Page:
On a normal library day I spend 6-8 hours sitting at my favorite microfiche scanning machine scrolling through a daily 1940’s newspaper from Shanghai. It’s long and tedious, yet exciting and sort of fun in a nerdy detective kind of way. Sometimes it’s broken up by coffee or a donut and sometimes, like today, it’s broken up by real food from upstairs like swai or bulgoki.
In that respect, today was normal, but today I didn’t sit uninterrupted, focused on columns of black and white until my eyes went buggy.
Today I didn’t stare long. Instead, I ran in and out of the room, taking calls, making calls, texting, and talking to a very nice ER doctor who ran blood tests and ordered a CT scan.
Arianna fell while standing in line at the camp coffee shop this morning. She felt dizzy, leaned against the wall for stability, then blacked out completely hitting her head hard on the pavement. They called me while I was on the beltway.
The nurse thought it was a seizure and sent her to the ER.
She’s fine. Everything went well. My cell phone that never works in the library, rung for every call (that’s a God thing), so I was able to be updated on everything going on as it was happening. She’s with two adults that I know and trust. Logically, sanely, I know that everything went exactly as it should have and that she’s in good hands.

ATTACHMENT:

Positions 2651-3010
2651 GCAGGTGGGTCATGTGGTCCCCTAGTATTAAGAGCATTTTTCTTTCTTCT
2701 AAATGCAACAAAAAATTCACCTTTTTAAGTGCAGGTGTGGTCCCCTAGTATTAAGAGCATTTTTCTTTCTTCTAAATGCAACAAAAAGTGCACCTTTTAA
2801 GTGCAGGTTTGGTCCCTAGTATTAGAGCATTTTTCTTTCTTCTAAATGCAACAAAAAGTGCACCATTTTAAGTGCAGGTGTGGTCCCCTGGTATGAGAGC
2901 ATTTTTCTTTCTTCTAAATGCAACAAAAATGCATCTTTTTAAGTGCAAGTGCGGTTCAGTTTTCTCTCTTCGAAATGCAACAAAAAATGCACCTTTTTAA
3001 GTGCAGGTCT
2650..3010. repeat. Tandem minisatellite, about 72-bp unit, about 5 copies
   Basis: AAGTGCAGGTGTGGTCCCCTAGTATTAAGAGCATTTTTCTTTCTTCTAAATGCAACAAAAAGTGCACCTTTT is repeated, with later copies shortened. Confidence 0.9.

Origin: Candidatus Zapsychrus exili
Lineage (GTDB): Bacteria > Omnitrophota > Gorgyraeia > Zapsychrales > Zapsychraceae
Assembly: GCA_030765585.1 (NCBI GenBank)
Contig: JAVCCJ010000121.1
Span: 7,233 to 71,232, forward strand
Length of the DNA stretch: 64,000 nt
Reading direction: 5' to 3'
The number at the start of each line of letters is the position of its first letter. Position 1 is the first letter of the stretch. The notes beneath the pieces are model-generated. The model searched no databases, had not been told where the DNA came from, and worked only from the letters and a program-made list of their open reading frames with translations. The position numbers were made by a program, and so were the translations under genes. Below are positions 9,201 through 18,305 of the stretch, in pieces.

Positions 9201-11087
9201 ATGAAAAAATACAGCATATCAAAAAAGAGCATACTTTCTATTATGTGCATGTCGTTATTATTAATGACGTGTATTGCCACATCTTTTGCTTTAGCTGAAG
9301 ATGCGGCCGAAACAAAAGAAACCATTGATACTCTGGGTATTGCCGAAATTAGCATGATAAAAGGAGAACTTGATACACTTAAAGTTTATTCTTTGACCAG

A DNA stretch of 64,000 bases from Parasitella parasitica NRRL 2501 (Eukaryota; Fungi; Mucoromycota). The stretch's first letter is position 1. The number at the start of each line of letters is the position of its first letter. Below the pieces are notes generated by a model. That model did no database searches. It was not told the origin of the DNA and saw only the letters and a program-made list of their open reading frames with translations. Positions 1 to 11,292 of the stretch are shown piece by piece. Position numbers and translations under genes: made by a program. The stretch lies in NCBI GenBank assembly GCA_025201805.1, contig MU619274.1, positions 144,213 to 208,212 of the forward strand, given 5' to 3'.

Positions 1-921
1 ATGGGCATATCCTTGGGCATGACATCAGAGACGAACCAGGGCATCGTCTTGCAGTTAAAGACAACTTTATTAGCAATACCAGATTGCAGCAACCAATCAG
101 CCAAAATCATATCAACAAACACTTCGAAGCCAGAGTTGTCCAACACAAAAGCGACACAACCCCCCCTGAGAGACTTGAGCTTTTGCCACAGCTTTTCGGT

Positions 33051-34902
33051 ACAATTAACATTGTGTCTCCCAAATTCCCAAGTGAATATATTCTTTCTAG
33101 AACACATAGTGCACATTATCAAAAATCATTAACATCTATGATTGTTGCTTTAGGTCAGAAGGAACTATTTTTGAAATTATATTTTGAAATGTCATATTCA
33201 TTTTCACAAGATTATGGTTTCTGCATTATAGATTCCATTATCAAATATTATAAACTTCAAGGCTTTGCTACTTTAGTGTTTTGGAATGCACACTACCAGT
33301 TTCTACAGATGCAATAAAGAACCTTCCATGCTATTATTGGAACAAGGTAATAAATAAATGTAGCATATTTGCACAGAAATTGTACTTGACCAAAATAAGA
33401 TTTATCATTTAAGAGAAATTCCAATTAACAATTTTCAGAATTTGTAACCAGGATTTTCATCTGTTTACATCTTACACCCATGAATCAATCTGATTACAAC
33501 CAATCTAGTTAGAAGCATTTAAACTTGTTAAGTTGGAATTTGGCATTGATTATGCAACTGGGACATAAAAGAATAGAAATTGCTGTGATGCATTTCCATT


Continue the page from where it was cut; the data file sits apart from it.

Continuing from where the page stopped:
Not-so-logically, and perhaps a bit insanely (and because I’m a mom and there’s nothing sane about that), I want to be in my car even now to get to her – to hug her, to see her, to just be present, even for a moment. She’s 12 hours away in New Hampshire.
So to add insult to injury, or frustrating mom moment to another, I decided to “be productive” and ordered those airline tickets I’ve been avoiding – the round trip for me and the one way for T.
A one-way ticket.
It sounds so scary and permanent. I don’t like it.
She’ll come home at Christmas. She may visit in the summer. But…
This. Is. Big.
This is a change, a new chapter – for her and for me, a growing up thing, a letting go thing, a trust and faith thing. A lots of Kleenex and heaps of prayer thing.
Perhaps Arianna’s fall was just a precursor, an easy trial run to a bigger “far away moment” when I just can’t be there even though every fiber of my being wants to be. Seems there are lessons in everything. In this, for all of my girls whether they’re near or far, I suppose it boils down to trust and faith.
Trust and faith in my girls.
Trust and faith in the God that entrusted them to me in the first place.
And lots of Kleenex.